When determining whether a specific punitive damages award is “grossly excessive” for constitutional purposes, the court must consider whether “the award is out of proportion to the defendant's net worth.” Arab Termite & Pest Control of Fla., Inc. v. Jenkins, 409 So.2d 1039, 1043 (Fla.1982). Proportionality is assessed by determining whether the award “bears some relationship to the defendant's ability to pay and does not result in economic castigation or bankruptcy of the defendant.” Engle, 945 So.2d at 1263–64. The award “should be painful enough to provide some retribution and deterrence, but should not be allowed to destroy the defendant.” Arab Termite & Pest Control, 409 So.2d at 1043; see also Joab, Inc. v. Thrall, 245 So.2d 291, 293 (Fla. 3d DCA 1971) (“In awarding punitive damages the jury may properly punish each wrongdoer by exacting from his pocketbook a sum of money which, according to his financial ability, will hurt, but not bankrupt․”). Put simply, an award of punitive damages that bankrupts or financially devastates the defendant is unconstitutionally excessive. See Hockensmith v. Waxler, 524 So.2d 714, 715 (Fla. 2d DCA 1988); Smith v. Telophase Nat'l Cremation Soc'y, Inc., 471 So.2d 163, 169 (Fla. 2d DCA 1985); Young v. Becker & Poliakoff, P.A., 88 So.3d 1002, 1007 (Fla. 4th DCA 2012); Lipsig v. Ramlawi, 760 So.2d 170, 188 (Fla. 3d DCA 2000).

We readily admit, as have other courts, that drawing the line between constitutionally permissible and unconstitutionally excessive can be difficult in the context of punitive damages awards; however, there are some clear rules. Courts have generally held that a punitive damages award that exceeds the defendant's net worth is unconstitutional. See, e.g., Hockensmith, 524 So.2d at 715 (holding that award of punitive damages that was nearly four times the defendant's net worth was unconstitutionally excessive); Smith, 471 So.2d at 170 (affirming remittitur of $1,250,000 punitive damages award to $200,000 where defendant had a net worth of $1,000,000 because the original award was unconstitutionally excessive). On the other hand, even very large punitive damages awards will be affirmed when they take but a small proportion of the defendant's net worth. See, e.g., Bould v. Touchette, 349 So.2d 1181, 1187 (Fla.1977) (affirming an $800,000 punitive damages award when the defendant had a net worth in excess of $13 million); Am. Med. Int'l, Inc. v. Scheller, 590 So.2d 947, 951 (Fla. 4th DCA 1991) (affirming a $19 million punitive damages award when the defendant had a demonstrated net worth in excess of $1 billion). These rules further the public policy that favors the payment of judgments. Other than these two rules, however, little guidance exists.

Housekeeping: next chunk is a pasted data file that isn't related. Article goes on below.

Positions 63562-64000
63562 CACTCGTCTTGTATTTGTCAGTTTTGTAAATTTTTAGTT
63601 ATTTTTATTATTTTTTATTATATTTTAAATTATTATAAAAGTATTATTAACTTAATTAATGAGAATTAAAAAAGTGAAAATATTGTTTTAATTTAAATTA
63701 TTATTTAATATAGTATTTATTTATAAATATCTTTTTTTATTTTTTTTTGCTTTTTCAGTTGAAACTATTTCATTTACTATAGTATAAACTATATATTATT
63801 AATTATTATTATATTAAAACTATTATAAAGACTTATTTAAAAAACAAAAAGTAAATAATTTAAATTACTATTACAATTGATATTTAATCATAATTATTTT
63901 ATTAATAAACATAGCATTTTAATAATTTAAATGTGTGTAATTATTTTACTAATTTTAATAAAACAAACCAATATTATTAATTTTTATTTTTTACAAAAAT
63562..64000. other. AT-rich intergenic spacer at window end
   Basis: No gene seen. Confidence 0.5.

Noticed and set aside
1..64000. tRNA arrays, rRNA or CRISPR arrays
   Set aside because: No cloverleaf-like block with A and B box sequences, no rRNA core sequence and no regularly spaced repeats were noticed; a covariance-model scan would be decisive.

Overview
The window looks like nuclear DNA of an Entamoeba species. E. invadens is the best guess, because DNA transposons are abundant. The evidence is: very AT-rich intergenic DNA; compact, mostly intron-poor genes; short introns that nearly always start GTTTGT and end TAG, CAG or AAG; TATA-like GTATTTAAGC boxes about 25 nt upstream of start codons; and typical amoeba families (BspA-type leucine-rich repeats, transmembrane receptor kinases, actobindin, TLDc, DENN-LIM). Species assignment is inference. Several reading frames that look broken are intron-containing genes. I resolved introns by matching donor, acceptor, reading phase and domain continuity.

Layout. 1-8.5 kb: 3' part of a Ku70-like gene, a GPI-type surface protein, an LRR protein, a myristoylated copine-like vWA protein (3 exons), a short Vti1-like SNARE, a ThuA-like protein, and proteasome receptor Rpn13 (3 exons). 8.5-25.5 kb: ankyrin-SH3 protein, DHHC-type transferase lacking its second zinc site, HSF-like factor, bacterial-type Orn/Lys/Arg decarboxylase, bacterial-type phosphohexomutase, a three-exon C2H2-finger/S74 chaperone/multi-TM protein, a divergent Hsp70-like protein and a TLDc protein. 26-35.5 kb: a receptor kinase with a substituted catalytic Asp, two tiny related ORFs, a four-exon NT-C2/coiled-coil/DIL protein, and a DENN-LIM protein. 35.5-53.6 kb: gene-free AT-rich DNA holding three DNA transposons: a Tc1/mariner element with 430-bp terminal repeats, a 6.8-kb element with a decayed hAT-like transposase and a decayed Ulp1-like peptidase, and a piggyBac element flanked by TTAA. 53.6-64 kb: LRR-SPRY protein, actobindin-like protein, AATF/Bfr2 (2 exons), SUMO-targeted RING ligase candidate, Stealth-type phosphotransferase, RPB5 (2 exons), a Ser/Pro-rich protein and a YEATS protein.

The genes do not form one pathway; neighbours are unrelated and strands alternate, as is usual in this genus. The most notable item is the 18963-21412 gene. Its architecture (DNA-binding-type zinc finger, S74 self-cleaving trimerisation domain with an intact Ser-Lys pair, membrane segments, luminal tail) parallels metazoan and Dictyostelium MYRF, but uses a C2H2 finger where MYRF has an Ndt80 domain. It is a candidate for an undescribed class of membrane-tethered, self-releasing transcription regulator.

We have been unable to find any case presenting the exact issue raised here—a punitive damages award that takes exactly 100% of the defendant's net worth. However, we are guided by the Fourth District's decision in Young, in which that court affirmed the trial court's ruling that a punitive damages award representing forty percent of the defendant's net worth was excessive. 88 So.3d at 1007. Certainly if an award of forty percent of net worth is unconstitutionally excessive, then an award of 100% of net worth is likewise excessive.

Therefore, because the $284,000 punitive damages award is excessive in light of Goellner's net worth and would result in financial devastation, we reverse that award and remand for further proceedings. On remand, the trial court may, in its sound discretion, remit the punitive damages award to a reasonable proportion of Goellner's net worth. If the Brewers do not wish to accept the remittitur, they are entitled to a new trial on the sole issue of the amount of punitive damages. See Smith, 471 So.2d at 170; see also § 768.043(1), Fla. Stat. (2008).

Affirmed in part, reversed in part, and remanded for further proceedings.

VILLANTI, Chief Judge.

SILBERMAN and CRENSHAW, JJ., Concur.

Copied to clipboard